Two 1-ha riverine wetlands at the Olentangy Wetland Research Park in Columbus, Ohio, USA were constructed in 1993 with a nearly identical geomorphology and have maintained an identical hydrology since their creation. The only initial difference was that one wetland was planted with native macrophytes in 1994 while the other was not. Sediment and nutrient accumulation was evaluated in May 2004, ten years after the wetlands were created. Higher mean sediment accumulation was detected in the deeper open water (OW) zones of both wetlands (6.1 ±0.6 and 7.3 ±0.5 kg m−2 yr−1) than in the emergent (EM) vegetation zones (3.7 ±0.2 and 3.9 ±0.3 kg m−2 yr−1). Directional spatial structure associated with sediment accumulation was detected in both wetlands and was attributed to the greater accumulation in the OW zones and the gradual decrease in accumulation from inflow to outflow. Despite several years of markedly higher productivity in Wetland 2, this wetland showed no evidence of greater organic C accumulation; however, the dense Typha established during those years may have elicited greater deposition and reduced re-suspension of sediment in the OW zones. Large accumulations of Ca (235 ±23 and 235 ±15 kg m−2 yr−1) and inorganic C (71.6 ±6.9 and 70.3 ±4.8 g m−2 yr−1) in the OW zones of both wetlands suggest that CaCO3 deposition has remained a critical process where alga productivity has been highest. Annual rates of sediment and nutrient accumulation for each wetland were lower than those calculated in previous years and typically fall between ranges seen for newly created wetlands and natural wetlands.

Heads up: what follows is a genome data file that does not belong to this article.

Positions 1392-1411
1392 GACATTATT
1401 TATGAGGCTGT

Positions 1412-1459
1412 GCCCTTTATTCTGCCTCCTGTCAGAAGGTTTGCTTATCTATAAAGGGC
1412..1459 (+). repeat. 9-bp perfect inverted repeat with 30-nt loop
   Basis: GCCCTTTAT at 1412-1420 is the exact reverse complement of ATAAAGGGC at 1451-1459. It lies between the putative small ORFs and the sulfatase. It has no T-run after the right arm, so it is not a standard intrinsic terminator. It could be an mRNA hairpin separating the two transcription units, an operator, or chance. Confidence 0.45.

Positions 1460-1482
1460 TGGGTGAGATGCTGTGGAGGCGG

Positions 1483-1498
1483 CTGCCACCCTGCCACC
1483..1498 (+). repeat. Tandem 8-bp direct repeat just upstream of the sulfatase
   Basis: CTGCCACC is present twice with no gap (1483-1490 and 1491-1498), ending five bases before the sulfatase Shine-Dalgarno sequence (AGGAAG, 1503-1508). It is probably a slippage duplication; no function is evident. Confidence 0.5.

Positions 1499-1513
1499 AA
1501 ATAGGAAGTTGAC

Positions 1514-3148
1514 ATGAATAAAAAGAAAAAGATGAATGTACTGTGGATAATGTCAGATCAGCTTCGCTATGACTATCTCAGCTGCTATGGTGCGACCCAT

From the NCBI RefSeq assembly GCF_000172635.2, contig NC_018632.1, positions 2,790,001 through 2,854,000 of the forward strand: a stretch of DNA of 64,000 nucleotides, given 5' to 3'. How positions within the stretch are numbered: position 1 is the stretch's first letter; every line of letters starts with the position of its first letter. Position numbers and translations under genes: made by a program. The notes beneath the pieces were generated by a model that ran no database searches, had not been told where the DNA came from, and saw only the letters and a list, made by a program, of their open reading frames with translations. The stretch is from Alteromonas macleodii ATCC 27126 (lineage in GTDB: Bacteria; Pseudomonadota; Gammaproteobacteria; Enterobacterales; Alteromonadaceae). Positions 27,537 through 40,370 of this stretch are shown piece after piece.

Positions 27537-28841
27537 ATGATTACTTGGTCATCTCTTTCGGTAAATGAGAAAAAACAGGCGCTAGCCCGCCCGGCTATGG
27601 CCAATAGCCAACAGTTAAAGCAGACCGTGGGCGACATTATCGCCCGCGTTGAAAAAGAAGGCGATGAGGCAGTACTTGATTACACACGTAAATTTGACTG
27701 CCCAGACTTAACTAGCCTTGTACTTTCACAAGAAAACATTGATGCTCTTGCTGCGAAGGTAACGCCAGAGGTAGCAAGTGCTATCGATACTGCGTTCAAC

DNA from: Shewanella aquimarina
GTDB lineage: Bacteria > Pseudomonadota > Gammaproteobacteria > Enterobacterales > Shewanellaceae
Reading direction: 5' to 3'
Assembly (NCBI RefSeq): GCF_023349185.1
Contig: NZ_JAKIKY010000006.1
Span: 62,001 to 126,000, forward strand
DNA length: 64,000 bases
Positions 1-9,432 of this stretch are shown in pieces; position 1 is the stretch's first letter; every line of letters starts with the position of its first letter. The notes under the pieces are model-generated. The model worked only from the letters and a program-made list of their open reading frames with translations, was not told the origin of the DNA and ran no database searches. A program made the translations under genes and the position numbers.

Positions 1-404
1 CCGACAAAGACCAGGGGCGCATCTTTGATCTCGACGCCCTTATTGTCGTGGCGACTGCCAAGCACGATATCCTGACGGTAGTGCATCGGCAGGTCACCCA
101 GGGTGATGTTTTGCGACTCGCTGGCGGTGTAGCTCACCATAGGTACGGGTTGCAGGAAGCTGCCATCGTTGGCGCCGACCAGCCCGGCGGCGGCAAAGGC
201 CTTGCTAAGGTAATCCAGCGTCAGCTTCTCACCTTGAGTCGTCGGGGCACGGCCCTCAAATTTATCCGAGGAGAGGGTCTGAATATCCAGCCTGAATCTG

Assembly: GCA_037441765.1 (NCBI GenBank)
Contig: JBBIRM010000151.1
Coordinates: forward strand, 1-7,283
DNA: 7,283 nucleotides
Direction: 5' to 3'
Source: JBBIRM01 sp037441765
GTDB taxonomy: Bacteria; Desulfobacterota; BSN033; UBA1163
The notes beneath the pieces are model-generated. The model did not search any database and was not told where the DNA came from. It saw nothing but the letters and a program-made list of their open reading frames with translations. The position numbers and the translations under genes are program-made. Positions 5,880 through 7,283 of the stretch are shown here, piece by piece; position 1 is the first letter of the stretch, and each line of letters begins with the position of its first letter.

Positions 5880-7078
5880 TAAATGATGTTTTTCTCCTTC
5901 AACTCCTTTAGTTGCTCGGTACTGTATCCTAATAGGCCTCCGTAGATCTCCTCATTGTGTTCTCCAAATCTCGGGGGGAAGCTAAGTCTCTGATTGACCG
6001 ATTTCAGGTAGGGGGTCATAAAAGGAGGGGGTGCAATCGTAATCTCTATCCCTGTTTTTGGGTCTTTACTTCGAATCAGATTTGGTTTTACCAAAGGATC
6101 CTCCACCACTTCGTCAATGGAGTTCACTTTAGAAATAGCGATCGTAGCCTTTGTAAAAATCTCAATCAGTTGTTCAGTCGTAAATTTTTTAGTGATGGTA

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Vol. 26 • No. 3